A corollary to my three o'clock rule seems to be the 12:30 rule: No matter how early I get up and to the office, I will finish checking e-mail and doing my round of usual Internet reading at 12:30. I am not a morning person, by any stretch of the imagination, so it takes me a long time to wake up and be fully alert. I have to eat breakfast, read the newspaper and have a cup of tea, then get dressed and head to the office, where I check my e-mail. Then I get another cup of tea and make a circuit around my usual bookmarks, mostly industry news and information and a few message boards. Somehow, if I wake up early and am in the office by nine, I finish this at 12:30. If I drag myself out of bed late and get in the office at 11:30, I finish at 12:30. Then I watch the last half of the noon news while eating lunch (if I haven't just finished breakfast), reading the newspaper comics and working the New York Times crossword before going back to the office and really beginning the business part of the day. I suppose when I have more time I read more carefully or am more inclined to comment on blogs or to post on message boards. I might also be better about actually responding to and dealing with my e-mail, and I might start working on my blog entry. But still, getting up earlier doesn't seem to affect the amount of time I have available to work or the time of day when I start dealing with things.
A quick status report of various things:
I got the page proofs for Damsel Under Stress reviewed and returned to my editor. That ends my involvement with what goes on the inside of the book, unless there's a question from the proofreader. My editor talked me off the ledge about my paranoia about one aspect of the cover, so what's on Amazon is pretty much the final cover. My work related to this book now is focused on promoting it. The content is more or less set in stone. That's kind of bittersweet. On the one hand, it's a relief to have it off my plate, but on the other, it means it's really and truly done and I have to say goodbye to it. It's going from my brain to other people's brains, where they'll layer their own impressions and perceptions on it. This one's possibly a little darker, heavier and more emotional than the first two books, but it does still have a few parts that make me laugh out loud, maybe even more so than with the other books.
I'll be getting my editor's comments on book four soon. It sounds like she's enjoying it, but there's always room for improvement. I also have comments on this draft from my agent. I moan and whine about it because it's a lot of work that can sometimes be very painful and require scrapping scenes I thought I loved while writing entirely new ones, but this is one of my favorite phases of the process. It's been months since I looked at the book, so I have a fresh perspective and more distance, and at the same time, I'm getting feedback from others. That means this is the phase when I can really dig into the book to make it the best it can be. I just have to try not to get too down on myself for feeling like I've failed for not having it be perfect to begin with.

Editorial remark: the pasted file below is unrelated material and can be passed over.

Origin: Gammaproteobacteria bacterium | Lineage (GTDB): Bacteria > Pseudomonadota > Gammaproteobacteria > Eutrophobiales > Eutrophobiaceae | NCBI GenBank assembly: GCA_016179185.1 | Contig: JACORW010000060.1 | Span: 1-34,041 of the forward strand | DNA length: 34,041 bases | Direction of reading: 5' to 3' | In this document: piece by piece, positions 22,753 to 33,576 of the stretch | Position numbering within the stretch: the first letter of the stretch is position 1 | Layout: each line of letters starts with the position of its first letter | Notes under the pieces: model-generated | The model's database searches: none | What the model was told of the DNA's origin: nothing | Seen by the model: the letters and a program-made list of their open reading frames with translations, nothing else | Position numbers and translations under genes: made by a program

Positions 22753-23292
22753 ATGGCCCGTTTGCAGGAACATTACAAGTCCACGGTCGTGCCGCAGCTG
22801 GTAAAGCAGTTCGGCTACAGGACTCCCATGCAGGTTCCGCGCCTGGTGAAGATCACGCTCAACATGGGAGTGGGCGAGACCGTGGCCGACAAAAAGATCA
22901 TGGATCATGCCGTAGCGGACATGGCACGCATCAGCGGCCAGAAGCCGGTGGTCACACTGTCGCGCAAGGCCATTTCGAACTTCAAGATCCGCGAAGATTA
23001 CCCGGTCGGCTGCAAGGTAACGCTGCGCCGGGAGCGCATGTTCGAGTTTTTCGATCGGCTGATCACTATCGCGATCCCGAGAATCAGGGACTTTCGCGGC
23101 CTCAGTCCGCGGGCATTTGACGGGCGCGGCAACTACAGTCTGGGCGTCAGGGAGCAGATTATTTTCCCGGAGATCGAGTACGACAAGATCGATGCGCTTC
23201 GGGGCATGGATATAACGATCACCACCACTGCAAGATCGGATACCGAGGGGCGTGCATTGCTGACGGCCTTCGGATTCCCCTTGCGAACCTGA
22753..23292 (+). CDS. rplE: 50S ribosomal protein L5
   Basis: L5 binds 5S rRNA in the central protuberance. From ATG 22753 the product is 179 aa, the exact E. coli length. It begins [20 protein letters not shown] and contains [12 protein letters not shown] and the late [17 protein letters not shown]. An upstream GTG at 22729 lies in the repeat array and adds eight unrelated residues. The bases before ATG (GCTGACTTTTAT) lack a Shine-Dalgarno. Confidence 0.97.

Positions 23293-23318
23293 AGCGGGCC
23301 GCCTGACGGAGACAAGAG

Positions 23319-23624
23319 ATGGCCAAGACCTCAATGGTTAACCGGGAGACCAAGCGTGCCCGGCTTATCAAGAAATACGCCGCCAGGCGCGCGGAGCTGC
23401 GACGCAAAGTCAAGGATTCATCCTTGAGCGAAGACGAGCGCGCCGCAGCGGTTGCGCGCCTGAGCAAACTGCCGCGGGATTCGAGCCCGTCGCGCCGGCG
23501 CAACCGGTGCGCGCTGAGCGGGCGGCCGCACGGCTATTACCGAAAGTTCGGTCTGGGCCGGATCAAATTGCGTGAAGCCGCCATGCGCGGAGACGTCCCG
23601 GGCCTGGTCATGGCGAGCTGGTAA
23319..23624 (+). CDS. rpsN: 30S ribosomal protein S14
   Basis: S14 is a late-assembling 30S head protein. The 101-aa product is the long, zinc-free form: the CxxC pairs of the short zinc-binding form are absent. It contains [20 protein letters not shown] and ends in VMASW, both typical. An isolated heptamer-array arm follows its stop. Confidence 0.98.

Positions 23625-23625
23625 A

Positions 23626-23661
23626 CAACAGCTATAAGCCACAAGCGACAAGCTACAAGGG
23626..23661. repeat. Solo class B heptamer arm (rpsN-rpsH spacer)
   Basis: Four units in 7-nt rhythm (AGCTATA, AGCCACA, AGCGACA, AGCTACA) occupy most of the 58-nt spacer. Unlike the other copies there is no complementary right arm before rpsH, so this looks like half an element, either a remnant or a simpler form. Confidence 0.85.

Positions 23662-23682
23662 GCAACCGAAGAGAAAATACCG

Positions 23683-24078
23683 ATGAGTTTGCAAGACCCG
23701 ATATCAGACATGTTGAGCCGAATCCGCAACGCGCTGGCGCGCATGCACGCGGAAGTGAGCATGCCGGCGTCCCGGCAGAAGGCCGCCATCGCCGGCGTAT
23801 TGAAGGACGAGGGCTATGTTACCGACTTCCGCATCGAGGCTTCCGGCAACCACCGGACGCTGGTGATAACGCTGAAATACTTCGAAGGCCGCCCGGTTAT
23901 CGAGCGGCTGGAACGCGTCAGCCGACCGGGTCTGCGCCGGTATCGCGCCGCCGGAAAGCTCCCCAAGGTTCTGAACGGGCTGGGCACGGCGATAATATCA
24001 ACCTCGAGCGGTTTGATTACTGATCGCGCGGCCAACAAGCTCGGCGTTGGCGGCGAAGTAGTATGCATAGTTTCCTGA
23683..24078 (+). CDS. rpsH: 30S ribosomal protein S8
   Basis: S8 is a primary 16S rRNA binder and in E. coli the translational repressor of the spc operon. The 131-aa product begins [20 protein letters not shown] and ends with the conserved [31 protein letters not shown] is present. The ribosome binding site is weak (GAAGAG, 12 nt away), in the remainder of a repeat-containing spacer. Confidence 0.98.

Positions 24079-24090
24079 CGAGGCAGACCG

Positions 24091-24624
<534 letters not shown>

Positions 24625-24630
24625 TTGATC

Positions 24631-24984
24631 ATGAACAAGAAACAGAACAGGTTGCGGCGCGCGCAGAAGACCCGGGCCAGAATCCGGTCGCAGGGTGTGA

Meanwhile, I've written the first three chapters on the possible book five, and then last night I rewrote the first scene. Now I have some more rewrites to do because I've realized what needs to be fixed. I think (hope) I'm spotting the kind of stuff my agent usually critiques me for and makes me rewrite. I'm probably going to step out on faith and just keep writing this book, even without a contract, because it's fun. Right now, I'm trying to decide whether I should just polish up these first chapters and send them to my agent before going on with the book or if I should write a couple more chapters first and then revise the first three in light of what comes up later (I might be able to do my usual cut of chapter two ahead of time) before sending it in. This is when my impatient and perfectionist natures go to war. Sometimes, I like to have things done really, really well, as perfect as possible, while at other times I just want to get things done. Right now, I'm not sure which is best. At this point in my career, I'm not sure that a perfect proposal is what the book sale will hinge on. It will have much more to do with my previous sales numbers and projections for how well this one could sell than it does with how brilliantly worded the chapters in the proposal are (so go get more people to buy more books now, so the numbers will show before it's time to make a decision!). But I also don't want to turn in something that doesn't capture their imaginations and make the editors desperate to read the whole book.
Most of my good intentions for the new year have already fallen by the wayside. I am writing, but not as much or as quickly as I'd hoped. I'm a little more organized in getting things done. The house is still a mess, and I've slacked off from exercising. I have more than 3,000 e-mails in my in-box, so that is clearly out of control. I need to take down and put away all my Christmas stuff. I like having the lights up inside, so I'm reluctant to get rid of them. Maybe I'll find a non-tacky way to incorporate little white lights into my regular decor. I have all sorts of new organizational containers for putting that stuff away in the garage, which will clear space in my office closets. I'm quasi excited about that.
So, that's my life in a nutshell. I'm having a really hard time getting my brain focused today, so I may spend the afternoon cleaning and organizing, which helps me think, and then tonight I can do more rewriting of the proposal.